Using high voltage DC transmission and multi-terminal DC networks for offshore wind farm Integration

Large offshore wind farms have been planned and some are currently under construction in Europe. 

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Oct 13, 2017
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Author(s): Lie Xu; Stephen Finney; Olivier Despouys


Multi-terminal HVDC transmission technology using voltage source converters has been proposed for integrating large offshore wind farms into transmission grids. This article introduces some of the main concepts and challenges associated with the design and development of large offshore DC systems. Different converter topologies and offshore DC grid configurations are discussed. Droop based DC voltage control and power dispatch strategies are described and strategies for safe ride through onshore AC grid fault are explored. System behaviour and protection requirement during faults on the DC grid are highlighted.


The UK Government has committed to ensuring 15% of the UK’s energy demand is provided by renewable sources by 2020 [1], and has established a series of carbon budgets that oblige a halving of greenhouse gas emissions by 2027 relative to 1990 levels [2]. These challenging targets require increased use of low-carbon energy sources. The low-carbon energy resources found around Britain’s coast and in its territorial waters – wind, wave and tidal – are vast and a significant investment in harnessing such resources is already underway and expected to continue. Equally, European Wind Energy Association estimates that 120 GW of offshore wind power will be installed in the next two decades in Europe, amounting to 10% of the installed generation capacity. However, the technologies involved need to be made more cost-effective and more robust for operation in challenging offshore environments. Furthermore, appropriate power networks need to be developed to bring the energy ashore and to the main demand centres.

In cost-benefit terms, a number of recent studies have indicated that, for a 1 GW offshore wind farm, high voltage DC (HVDC) becomes preferable to high voltage AC technology for the main connection to the onshore grid when cable lengths exceed 80 km. All of the UK’s Round 3 sites identified for the next phase of offshore generation development are at such distances from shore and are therefore highly likely to depend on HVDC technology. HVDC system using voltage source converter (VSC) is suitable for operation on weak AC systems such as those that may be expected to be developed as offshore hubs for collection of wind generation outputs. Although VSC technology currently has limited capacity and higher power loss than line commutated converter (LCC), it also promises significant advantages, being suitable for operation as part of a multi-terminal HVDC (MTDC) grid that, by avoiding conversion between AC and DC at particular bussing points, would reduce the total number of converters and can allow the efficient pooling and dispatch of energy over a vast geographical area [3].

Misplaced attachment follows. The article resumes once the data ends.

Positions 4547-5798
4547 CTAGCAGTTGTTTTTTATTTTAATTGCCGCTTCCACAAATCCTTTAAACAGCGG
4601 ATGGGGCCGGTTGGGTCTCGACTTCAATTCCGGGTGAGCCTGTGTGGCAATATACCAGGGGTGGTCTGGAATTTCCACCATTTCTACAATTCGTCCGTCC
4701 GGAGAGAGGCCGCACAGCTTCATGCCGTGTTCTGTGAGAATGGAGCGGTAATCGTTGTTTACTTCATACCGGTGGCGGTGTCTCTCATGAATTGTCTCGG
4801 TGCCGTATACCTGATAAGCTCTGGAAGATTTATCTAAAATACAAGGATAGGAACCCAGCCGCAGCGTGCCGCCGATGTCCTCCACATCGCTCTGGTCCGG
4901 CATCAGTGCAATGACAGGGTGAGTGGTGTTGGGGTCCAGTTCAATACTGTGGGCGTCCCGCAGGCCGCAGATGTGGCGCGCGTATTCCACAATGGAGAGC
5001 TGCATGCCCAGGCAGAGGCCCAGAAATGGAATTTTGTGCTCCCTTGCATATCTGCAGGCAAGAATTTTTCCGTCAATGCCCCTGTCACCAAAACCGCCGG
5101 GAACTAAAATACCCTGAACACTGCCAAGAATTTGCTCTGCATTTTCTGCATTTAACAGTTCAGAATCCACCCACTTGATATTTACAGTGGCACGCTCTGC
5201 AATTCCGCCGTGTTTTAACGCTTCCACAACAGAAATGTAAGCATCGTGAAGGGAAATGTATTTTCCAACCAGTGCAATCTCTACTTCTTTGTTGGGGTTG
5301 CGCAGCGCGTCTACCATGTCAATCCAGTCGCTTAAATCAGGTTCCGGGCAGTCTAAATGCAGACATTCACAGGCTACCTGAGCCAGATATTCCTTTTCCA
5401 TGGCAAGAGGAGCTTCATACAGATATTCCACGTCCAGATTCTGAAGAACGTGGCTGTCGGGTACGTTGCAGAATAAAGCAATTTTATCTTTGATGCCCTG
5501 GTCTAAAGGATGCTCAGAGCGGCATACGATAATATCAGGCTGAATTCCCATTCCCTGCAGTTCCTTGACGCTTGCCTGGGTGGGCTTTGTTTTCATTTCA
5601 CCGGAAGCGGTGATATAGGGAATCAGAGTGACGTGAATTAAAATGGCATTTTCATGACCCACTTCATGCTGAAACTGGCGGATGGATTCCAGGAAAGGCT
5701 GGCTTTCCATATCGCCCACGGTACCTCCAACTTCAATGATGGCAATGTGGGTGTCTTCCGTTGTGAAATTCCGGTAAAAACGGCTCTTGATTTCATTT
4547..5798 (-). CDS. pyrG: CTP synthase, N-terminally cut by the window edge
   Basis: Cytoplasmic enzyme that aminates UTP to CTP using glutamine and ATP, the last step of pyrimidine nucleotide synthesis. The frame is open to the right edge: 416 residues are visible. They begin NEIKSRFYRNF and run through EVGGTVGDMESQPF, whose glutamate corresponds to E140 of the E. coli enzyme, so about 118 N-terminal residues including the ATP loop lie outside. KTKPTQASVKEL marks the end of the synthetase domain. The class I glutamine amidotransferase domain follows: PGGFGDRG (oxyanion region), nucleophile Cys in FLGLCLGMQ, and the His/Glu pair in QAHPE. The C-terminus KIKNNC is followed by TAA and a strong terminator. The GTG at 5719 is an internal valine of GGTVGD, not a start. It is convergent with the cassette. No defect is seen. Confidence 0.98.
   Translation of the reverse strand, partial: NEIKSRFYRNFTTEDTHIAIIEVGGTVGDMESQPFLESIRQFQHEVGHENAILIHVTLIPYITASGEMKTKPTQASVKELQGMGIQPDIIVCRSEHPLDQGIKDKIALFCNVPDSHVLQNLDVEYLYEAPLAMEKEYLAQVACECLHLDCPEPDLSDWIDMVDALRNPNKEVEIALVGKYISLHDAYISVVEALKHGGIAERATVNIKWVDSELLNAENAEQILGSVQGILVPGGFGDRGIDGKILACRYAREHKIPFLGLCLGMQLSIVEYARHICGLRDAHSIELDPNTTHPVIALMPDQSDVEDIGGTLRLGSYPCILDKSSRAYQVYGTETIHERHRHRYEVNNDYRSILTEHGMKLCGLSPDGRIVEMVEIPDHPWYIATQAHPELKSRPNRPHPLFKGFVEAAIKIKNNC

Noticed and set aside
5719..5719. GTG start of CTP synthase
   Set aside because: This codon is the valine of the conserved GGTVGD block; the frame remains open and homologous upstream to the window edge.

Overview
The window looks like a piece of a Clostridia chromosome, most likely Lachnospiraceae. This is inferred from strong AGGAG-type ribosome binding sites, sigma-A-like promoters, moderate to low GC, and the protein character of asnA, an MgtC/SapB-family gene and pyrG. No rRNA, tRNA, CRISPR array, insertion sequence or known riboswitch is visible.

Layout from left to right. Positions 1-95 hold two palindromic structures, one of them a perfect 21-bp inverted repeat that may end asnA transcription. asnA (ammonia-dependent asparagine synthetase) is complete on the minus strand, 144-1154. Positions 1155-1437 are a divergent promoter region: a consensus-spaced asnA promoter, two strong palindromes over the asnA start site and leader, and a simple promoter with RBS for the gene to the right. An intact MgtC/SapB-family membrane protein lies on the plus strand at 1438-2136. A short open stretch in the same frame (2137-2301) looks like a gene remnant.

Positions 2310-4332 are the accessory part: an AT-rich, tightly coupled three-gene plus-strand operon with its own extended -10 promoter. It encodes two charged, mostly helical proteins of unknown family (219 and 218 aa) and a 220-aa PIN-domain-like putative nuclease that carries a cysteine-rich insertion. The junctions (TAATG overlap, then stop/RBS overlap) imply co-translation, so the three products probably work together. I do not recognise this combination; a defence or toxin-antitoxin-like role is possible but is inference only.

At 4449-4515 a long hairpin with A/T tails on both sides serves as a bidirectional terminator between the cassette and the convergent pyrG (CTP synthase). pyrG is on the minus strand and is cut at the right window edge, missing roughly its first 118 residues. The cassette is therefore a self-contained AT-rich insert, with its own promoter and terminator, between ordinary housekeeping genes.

The interconnection of various offshore wind farms into a single ‘Super Grid’ has also been proposed, with the purpose of supplying a large portion of the total power demands throughout Europe [4]. To this end, development of a ‘grid ring’ connecting various offshore wind farms, proposed for construction in the North Sea, has been put forward, with the aim of linking neighbouring countries through the construction of HVDC lines [5]. Fig 1 shows an example of offshore MTDC networks in the North Sea in which large numbers of offshore wind farms and power networks are connected through the DC grids.

Fig 1: Diagram of North Sea MTDC networks for connecting large offshore wind farms and power networks

To ensure security of supply and safe, stable system operation on a large scale, there are number of challenges that need to be addressed before such MTDC systems can be implemented. This article discusses some of the key issues of offshore DC network design, power flow control of large MTDC system, system operation and protection during AC and DC faults.

Principles of VSC based HVDC transmission

VSC technology provides the means by which a transmission level AC voltage can be synthesised from a HVDC supply. The fundamentals of VSC based HVDC transmission operation may be explained in simple terms by considering each terminal as shown in Fig 2 a. The equivalent circuit at fundamental frequency can be represented by considering a voltage source generated by the converter connected to the AC main via a three-phase reactor and power transformer as shown in Fig 2 b. Both the amplitude and the phase angle of the output fundamental voltage V c are controlled with respect to the voltage V s.

Fig 2: Basic VSC based HVDC Transmission

According to the fundamental frequency phasor diagram shown in Fig 2 c, the active and reactive power at the grid V s side can be expressed, respectively as


where δ is the phase angle between the V c and V s and X s is the reactance of the coupling inductor at fundamental frequency.

From (1), it can be seen that the active and reactive power are controlled independently through V csin δ and V ccos δ, respectively. As shown in Fig 2 c and (1), for active power flows

  • if V c phase-lags V s, active power P s (appears negative in (1)) flows from the AC to the DC side;
  • if V c phase-leads V s, the active power P s (appears positive in (1)) flows from the DC to the AC side.